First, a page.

Please believe me when I say I care about you. In our email exchanges I believe I've alluded to facing some of the same sort of issues and decisions you are. I won't tell you what spiritual/moral direction to take.

    What I will tell you is something that unfortunately may severely erode whatever respect you have for me. The final paragraphs of your post hint that you may have come to this yourself. But just in case you haven't:

    Get over yourself.

  4. E! Thanks! My life seems to get more and more adventurous by the day, and I wouldn't choose different.

    Gregoire! Thanks as well! I definitely intend enjoying life, and not in a self serving, self absorbed way, but in making memories with my kids and helping them grow up to be healthy and productive members of the community. I appreciate your weighing in, and sharing the story of people far nuttier than you or I. I feel somewhat normal - normalish, but stories like really help!!

    D. Sirmize! This may sound weird, but that in no way eroded my respect for you - and believe me, I have a lot! Any post I write is generally, gone over for accuracy to make sure you don't nail me on something. You keep me honest, and I say generally, because sometimes I'm not and you call me on it and as sucky as those moments are, I always learn something from you.

    I had to go back and read the last couple of paragraphs and if you'd like to elaborate, I'd appreciate it. I'm hoping I didn't miscommunicate anything though.

    Perhaps another way of saying what I was trying to say was that I don't want to get wrapped up in fighting or trying to change the culture surrounding my religion, or other thing. I'll likely still attend and my kids will be raised with many of the principles, but I'm don't want to get caught up in critisizing, trying to change things or anything else.

    The thing is, I really want to focus on being a Dad. I'm not a great Dad by any stretch of the imagination, but I can be better, and perhaps the best thing I can offer my kids is my time.

    Recently conflicts with the Church, conflicts with extended family and conflicts involving a failed business transaction have all kind of hit at once and taken way too much time away from my family. I think my perception of the problems has been worse than they actually are. I've had to overcome some character flaws that I have involving holding onto the past. I hope I'm doing better at that.

    With that said, if I'm not seeing something, please be blunt. Far too many people lately have told me things that I need to change in my life "Out of Love". You're the first, I believe is actually genuine about it.

  5. It may be because it's the end of a very long day but, what exactly did you decide to do? Stay and deal or leave and get on with your life?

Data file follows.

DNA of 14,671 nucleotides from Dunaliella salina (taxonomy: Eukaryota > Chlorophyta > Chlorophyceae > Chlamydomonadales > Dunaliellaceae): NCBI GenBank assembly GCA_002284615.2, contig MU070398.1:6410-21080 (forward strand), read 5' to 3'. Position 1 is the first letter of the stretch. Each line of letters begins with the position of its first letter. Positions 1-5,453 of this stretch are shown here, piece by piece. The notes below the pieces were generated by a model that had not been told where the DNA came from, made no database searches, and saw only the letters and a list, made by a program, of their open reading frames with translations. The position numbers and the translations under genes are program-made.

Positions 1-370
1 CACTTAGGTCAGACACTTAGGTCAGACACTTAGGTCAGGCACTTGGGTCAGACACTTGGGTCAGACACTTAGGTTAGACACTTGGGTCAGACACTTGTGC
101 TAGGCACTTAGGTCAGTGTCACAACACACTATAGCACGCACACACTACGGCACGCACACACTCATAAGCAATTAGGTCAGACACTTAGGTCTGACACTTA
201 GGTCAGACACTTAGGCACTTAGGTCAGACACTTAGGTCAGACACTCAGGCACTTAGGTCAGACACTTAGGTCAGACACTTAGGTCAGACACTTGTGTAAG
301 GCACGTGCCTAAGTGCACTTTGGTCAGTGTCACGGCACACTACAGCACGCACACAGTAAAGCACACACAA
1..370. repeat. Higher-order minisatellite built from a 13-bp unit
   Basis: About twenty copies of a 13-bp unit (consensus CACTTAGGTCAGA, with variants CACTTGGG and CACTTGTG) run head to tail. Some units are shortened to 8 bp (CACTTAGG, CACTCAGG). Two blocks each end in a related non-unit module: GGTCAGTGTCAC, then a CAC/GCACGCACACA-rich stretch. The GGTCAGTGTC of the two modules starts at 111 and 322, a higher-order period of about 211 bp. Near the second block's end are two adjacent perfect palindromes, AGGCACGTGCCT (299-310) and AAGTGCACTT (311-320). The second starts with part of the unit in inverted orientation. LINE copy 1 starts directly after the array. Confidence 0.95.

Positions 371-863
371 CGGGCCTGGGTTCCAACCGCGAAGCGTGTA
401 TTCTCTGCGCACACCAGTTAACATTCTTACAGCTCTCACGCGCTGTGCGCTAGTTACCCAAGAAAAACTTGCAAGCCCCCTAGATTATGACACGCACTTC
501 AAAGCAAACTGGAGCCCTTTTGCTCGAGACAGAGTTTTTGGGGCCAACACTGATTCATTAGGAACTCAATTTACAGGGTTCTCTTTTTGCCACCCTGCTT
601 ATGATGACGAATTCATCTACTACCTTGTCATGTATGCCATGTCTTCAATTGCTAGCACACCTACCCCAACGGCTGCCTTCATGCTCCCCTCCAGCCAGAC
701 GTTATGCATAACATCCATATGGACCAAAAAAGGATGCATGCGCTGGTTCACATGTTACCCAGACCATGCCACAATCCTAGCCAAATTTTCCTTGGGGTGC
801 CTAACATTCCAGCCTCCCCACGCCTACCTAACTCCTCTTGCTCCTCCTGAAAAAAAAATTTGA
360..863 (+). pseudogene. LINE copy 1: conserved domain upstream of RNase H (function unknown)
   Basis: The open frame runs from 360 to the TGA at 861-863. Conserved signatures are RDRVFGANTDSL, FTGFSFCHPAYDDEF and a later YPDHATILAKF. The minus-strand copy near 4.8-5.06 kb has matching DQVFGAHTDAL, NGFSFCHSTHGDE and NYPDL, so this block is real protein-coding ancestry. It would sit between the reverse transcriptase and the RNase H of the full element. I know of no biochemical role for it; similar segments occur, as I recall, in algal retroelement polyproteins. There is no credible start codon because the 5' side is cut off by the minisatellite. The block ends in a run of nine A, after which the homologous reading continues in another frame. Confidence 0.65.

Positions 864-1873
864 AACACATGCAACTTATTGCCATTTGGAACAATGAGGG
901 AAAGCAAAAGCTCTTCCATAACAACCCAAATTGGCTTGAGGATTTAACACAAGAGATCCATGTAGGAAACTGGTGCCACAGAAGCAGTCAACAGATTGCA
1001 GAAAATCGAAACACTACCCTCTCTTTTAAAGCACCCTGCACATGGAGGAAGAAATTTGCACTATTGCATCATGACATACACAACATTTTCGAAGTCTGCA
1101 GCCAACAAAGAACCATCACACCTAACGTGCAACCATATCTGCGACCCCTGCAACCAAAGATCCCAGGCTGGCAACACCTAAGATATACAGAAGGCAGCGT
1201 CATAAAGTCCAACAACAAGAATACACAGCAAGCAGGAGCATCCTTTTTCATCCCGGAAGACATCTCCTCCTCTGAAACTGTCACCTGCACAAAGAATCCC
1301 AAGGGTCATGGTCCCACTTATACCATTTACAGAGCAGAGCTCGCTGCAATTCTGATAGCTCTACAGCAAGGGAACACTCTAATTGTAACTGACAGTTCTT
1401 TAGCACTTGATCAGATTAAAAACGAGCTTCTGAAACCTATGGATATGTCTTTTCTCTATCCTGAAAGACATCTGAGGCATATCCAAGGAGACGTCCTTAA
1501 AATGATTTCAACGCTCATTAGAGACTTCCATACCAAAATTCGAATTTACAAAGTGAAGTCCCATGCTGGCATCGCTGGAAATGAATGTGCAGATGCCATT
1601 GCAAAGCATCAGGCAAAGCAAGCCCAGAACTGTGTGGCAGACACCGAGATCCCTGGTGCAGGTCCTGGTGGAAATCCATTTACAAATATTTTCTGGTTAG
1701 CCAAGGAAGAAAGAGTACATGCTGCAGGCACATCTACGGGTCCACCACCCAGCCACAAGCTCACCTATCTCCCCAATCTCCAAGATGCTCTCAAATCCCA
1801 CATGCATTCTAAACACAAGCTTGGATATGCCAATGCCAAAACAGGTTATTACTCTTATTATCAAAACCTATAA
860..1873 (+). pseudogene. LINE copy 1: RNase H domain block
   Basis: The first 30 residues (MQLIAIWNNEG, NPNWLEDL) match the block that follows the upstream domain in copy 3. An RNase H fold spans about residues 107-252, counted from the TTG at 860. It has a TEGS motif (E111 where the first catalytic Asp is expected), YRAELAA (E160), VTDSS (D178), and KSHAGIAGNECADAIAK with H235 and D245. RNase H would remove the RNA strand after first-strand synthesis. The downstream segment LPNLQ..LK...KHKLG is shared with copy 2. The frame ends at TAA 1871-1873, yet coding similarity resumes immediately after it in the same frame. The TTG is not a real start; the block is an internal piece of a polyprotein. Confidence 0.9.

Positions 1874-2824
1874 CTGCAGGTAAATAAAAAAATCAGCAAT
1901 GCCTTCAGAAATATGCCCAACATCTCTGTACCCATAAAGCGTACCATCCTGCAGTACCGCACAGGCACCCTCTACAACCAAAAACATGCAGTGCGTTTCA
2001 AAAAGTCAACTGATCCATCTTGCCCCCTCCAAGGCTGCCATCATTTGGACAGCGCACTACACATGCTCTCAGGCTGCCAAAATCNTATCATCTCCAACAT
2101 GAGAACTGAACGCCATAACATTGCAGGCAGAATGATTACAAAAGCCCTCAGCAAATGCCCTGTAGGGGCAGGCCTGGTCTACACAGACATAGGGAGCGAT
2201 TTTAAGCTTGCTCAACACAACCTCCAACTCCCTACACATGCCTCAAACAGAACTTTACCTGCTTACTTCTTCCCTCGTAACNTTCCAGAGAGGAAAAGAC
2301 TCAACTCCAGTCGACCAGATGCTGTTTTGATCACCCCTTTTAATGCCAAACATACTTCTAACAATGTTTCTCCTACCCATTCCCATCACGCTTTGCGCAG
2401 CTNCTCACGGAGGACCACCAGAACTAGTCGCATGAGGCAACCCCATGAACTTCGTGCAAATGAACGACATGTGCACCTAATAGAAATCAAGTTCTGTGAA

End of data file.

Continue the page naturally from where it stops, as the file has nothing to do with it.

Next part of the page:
Sorry, my brain isn't working like it should.

  6. Morgan, It's not you it's me...

    The problem when you take the bundle of emotion and idea's that come with an epiphany like this, and then try and translate it into words is that it doesn't translate exactly.

    I've realized of late that my religion consists of three distinct parts. Gospel, Doctrine and Culture. Lately I've become more and more obsessed about determining where the differences lie and trying to understand that whole thing. The search for differences has become far more a part of my life than it should have, and combined with similar conflicts elsewhere in my life, it was causing serious distraction from my wife and kids.

    In answer to your question, I'm not really going to do either. Perhaps if I could use an analogy to further explain though...

    I like McDonalds. It's food first and foremost, and generally I like the taste. However what I don't like is the amount of weight I gained when eating it on a regular basis, and since trying to be more healthy, I generally don't feel good after I eat there either.

    My wife and kids love McDonalds. My kids love the Happy Meals and the Playland, and my wife loves the fact that she doesn't have to cook or clean and she can generally eat, without being mauled by kids, since they're off in the playland.

    Since my wife and kids love it, I could try and get them to change the menu to better suit my tastes. I could launch an email, letter writing and phone campaign to try and effect this change, or I could get a job at McDonalds, work my way up into Management and then try and make the change there.

    Or I could accept that my effect will be minimal at best, and so just frequent their establishment when my wife and kids would like to, and rather than ordering a quarter pounder, big mac, large fries, shake and a sundae, I could get the grilled chicken salad with a cup of water.

    The Gospel / Principles upon which McDonalds is based are true. Humans need food.

    The Doctrine / Business practices are just how McDonalds works and implements that basic human need. The founder and subsequent leaders have determined the type of food they will sell and how it will be prepared.

    The Culture - well that's just different from place to place. Some restaurants are really clean and serve fresh food, others are somewhat nasty and the food is suspect at best.

    So it is with my take on Religion / Spiritual nourishment. We all need some of it, and by saying that I'm not implying a belief in a supreme being, although it could include that. I include our relationships to each other, our sense of morality and all of that kind of thing. Anything more than just our physical existence here on earth.

    We can take care of it on our own, working with others, or attending an organization that nourishes our beliefs.

    I would be lying if I said I didn't gain anything from attending Church. There is good stuff there, and occasionally I'll leave feeling optimistic and positive about life. Sometimes though I get heart-burn, that bloated feeling, or just plain feel like a slug after I've been there.

    I've decided to treat my Church like McDonalds. My wife and kids like going, and so I'll take them and buy them a meal on occasion. I'm careful what I consume when I do go, and try to enjoy it from that perspective. I'm not going to try and determine exactly how bad certain menu choices are, convince my family how bad the food is, try to change how McDonalds prepares their food, or stand outside with a sandwich board trying to discourage others. I realized yesterday that is exactly what I've been trying to do, and so I'm walking away from that.

    At the end of the day, McDonalds, Burger King or a home cooked meal isn't really the issue. The important thing is that I'm spending time with my wife and kids and helping to foster that relationship.

    I think I just did it again - spilled my thoughts and guts onto the page in a random and gibberish fashion.... Sorry! Hope that kind of provides an answer though.

  7. No, no, I get it this time, and good for you. I hope it works out for you and the whole thing stops driving you crazy.